The Tarot comes into play, by the way, in the form of answering the questions. For any answer we don’t yet know, we are supposed to pull a card and write the first thing that comes to mind. But I didn’t have time for that, and my cards weren’t out, so I’ll finish and edit in the rest of the answers later.
This morning in the Tarot for Writers chat, we outlined our NaNo novels. It’s very rough. Basically, Corrine asked a series of questions, and the answers form our basic outline. I am working today and couldn’t dedicate the time to just the meeting, as I had people to help too, but I got most of it done. Plus I’m not sure about certain plot points yet. I’m slowly figuring things out, though, and this definitely helped. It’s also helped me to decide that this has to be about more than just Cassandra. I need to research Apollo and include him in the story. So I’m working on Apollo research, but anyway, here are my answers as written this morning. (Except answer 29, written now.)
1. If someone asked right now what your story was about, what would you say?
My story is about Cassandra, and maybe Apollo. He gave her the gift of prophecy, and the curse that nobody would ever believe her. But my story is told backwards. Somehow, there will be a plot and it will be modern and twisted.
2. What is your working title?
The Ultimate Rewind… but I don’t like it.
3. Who is your protagonist – the hero of the story?
Cassandra, a prophetess who is never believed.
4. Describe your protagonist’s physical appearance.
She has long hair, traditionally kind of messy but I’m not sure if I’m keeping that.
5. Describe your protagonist’s personality. Spiritual, emotional, and intellectual?
She is very smart. Perhaps a bit “crazy” in the eyes of others, but only because they don’t believe her.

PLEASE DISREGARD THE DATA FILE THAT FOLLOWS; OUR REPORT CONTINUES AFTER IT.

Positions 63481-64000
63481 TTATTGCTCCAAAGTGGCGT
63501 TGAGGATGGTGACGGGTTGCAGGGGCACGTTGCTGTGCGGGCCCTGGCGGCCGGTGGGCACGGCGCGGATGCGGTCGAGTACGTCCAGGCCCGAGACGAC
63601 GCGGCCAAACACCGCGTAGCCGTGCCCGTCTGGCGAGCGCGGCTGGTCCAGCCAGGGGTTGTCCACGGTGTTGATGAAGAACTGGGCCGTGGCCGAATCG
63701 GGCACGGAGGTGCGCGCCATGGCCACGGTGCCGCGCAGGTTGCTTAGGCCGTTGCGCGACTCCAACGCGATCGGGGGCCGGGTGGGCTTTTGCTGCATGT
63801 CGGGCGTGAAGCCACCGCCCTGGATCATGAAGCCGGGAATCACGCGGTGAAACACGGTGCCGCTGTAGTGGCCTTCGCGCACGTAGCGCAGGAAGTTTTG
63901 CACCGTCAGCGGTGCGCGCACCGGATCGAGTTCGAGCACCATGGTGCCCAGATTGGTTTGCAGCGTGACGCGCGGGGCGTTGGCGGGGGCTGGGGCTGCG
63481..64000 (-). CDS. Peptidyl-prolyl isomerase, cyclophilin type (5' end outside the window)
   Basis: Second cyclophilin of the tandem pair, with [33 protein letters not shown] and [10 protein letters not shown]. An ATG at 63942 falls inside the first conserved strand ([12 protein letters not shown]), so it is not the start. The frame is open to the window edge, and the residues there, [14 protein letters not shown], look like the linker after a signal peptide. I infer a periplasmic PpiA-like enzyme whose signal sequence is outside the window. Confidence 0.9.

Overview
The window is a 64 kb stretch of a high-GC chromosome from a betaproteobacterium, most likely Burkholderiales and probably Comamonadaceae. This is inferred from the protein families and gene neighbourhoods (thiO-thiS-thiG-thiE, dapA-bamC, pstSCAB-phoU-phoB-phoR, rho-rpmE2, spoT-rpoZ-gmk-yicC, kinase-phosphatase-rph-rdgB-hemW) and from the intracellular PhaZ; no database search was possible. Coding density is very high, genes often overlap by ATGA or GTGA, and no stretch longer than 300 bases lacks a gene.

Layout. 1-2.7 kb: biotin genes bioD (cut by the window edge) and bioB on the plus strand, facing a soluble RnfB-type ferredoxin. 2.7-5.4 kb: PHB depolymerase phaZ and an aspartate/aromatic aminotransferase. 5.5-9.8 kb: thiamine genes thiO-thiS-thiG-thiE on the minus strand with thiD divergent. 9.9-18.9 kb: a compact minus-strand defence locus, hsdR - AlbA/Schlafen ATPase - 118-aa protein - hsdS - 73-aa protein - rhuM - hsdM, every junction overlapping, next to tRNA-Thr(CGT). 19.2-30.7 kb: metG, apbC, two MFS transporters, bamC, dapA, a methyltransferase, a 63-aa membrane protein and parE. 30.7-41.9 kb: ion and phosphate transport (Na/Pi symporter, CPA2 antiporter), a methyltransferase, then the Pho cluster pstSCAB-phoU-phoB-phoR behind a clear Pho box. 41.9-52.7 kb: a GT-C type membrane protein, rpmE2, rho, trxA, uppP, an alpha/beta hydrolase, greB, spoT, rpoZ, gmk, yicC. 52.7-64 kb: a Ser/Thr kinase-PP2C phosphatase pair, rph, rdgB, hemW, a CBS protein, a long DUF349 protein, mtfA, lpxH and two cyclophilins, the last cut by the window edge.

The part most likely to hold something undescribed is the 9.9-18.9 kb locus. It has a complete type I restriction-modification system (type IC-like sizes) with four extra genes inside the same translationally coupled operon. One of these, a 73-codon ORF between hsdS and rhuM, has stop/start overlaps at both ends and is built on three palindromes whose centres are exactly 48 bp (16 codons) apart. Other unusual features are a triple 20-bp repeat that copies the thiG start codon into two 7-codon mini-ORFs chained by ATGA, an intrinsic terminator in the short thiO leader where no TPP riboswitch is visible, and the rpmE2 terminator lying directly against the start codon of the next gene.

6. Where will your story be set? Describe the time and place.
Set in the present day in a large city. New York maybe? Maybe related to 9/11? But I don’t want to go there. But I feel like maybe it has to be something like that.
7. Why did you choose that setting? What symbolic meaning do you associate with that time and place?
Present day because I am rewriting a myth, to some extent. The fall of Troy was a big deal, so I think NYC is a similar type of place.
8. How will your novel begin? (Start with an action scene. Make it dramatic or compelling.)
NYC is in shambles. Entire buildings have crumbled to the ground. Or maybe they are crumbling as we open. Something big is happening, something terrible. Cassandra can only look on… but it’s not in horror. It’s far worse. She knew it would happen and there was nothing she could do to stop it.
9. Most protagonists resist change at the start of a story. How will your protagonist act during the opening scene?
Cassandra doesn’t have much reaction. Maybe she just walks away. Maybe she is taken by someone. I’m not sure yet.
10. What will convince your protagonist to become a key player in this story? What is at stake for your character if he chooses not to act?
This is irrelevant. She will act because everything that follows happened before.
11. What is your protagonist’s greatest strength?
12. What is your protagonist’s greatest fear? (strength and fear are two sides to one coin, and overcoming fear will be a strength in the end)
Nobody believes her, so it doesn’t matter what she says.
13. How will you force your protagonist to confront his fear? How will you make his fear a reality, and weave it into the story?
She will play with ideas like telling lies (opposite prophecies), but they will come true (with a twist)?